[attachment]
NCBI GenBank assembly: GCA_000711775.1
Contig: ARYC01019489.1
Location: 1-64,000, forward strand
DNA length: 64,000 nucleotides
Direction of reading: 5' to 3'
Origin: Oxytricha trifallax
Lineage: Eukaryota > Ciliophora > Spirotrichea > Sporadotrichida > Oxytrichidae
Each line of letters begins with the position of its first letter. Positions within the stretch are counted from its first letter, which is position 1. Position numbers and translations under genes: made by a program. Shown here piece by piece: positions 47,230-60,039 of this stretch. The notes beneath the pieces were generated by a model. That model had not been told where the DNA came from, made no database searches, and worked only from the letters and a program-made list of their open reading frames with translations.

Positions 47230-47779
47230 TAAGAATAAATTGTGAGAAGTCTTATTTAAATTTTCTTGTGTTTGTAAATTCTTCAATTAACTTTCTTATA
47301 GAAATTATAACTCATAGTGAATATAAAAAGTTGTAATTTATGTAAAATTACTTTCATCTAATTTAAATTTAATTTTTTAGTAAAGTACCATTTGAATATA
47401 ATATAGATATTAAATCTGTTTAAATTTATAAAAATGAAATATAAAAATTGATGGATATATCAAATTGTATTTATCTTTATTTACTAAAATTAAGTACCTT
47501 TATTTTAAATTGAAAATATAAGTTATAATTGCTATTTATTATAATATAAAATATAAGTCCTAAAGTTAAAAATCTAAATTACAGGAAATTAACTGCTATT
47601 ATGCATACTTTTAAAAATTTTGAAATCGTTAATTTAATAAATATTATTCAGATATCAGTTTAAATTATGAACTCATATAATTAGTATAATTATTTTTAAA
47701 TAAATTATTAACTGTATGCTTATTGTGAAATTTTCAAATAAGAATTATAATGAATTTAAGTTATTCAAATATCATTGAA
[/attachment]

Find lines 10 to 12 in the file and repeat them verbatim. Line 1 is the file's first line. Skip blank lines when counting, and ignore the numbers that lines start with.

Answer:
47230 TAAGAATAAATTGTGAGAAGTCTTATTTAAATTTTCTTGTGTTTGTAAATTCTTCAATTAACTTTCTTATA
47301 GAAATTATAACTCATAGTGAATATAAAAAGTTGTAATTTATGTAAAATTACTTTCATCTAATTTAAATTTAATTTTTTAGTAAAGTACCATTTGAATATA
47401 ATATAGATATTAAATCTGTTTAAATTTATAAAAATGAAATATAAAAATTGATGGATATATCAAATTGTATTTATCTTTATTTACTAAAATTAAGTACCTT